I read these words of comfort in Scripture yesterday: “Have I not commanded you? Be strong and of good courage; be not frightened, neither be dismayed; for The Lord your God is with you wherever you go.” Josh 1:9
He is with you!
Wow. What a great explanation of the imagery. Thanks for that! ?
Woah! I felt like I was reading my own story here…we have so many similarities in our experience. I left the convent in July of 2013 as well (so we should pray for each other in a special way). ? What you said about the songs having a bittersweetness to them now, I think that is very true with not only the music but with most things that you did in view of entering or while in the convent. I think there is such a need to create new ”devotions” or ”customs” after leaving so that we can let go of the old and let God lead us in a new direction. I’m glad that you were able to recognize that so soon! It seems it has taken almost a year for me to finally ”break” with the old. God certainly moves us at different speeds but I think it is so necessary to be OPEN to that repairing that He wants to do in us.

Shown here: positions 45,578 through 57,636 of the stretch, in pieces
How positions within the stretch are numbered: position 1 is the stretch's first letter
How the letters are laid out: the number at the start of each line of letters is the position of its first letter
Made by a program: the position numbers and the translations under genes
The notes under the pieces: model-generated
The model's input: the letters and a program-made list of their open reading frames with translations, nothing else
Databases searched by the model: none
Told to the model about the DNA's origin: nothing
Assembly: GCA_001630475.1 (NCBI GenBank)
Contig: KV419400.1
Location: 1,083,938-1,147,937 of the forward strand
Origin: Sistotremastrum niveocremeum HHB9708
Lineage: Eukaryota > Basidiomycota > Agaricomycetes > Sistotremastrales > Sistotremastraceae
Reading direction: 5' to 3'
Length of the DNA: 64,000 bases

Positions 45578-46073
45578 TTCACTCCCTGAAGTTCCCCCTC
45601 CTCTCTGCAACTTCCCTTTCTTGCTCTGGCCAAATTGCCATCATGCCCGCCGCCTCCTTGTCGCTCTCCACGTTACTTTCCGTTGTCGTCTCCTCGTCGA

The black and white vs. color is an awesome description! I never could figure out how to relate that to people but now I do. I hope you don’t mind if I quote you sometimes. ? In addition to receiving our true vocation, I believe that gratitude is a big help in adding some color back to our lives. One beautiful thing is the self-knowledge that you’ve gained over this year and the ability to recognize when you are coping instead of truly living your vocation.
Thank you so much for sharing.
God bless you and Mary keep you!
Hi Rachel – totally agree on the point you made about gratitude! I’ve discovered that gratitude and bitterness simply cannot co-exist in the same person at the same moment. =)
Thanks be to God! May He drive all bitterness from our hearts!!!
Your blog really spoke to my heart and experience. Don’t think I had the depth of awareness you described so well when I left. I think it was about an unrealistic sense of perfection, striving and falling short— certainly the “black and white” of it all. God’s purpose and plan continue to be revealed each day– and I have become more aware of the “color” in my life (post convent). Love this John Mayer song as well. Thanks for sharing!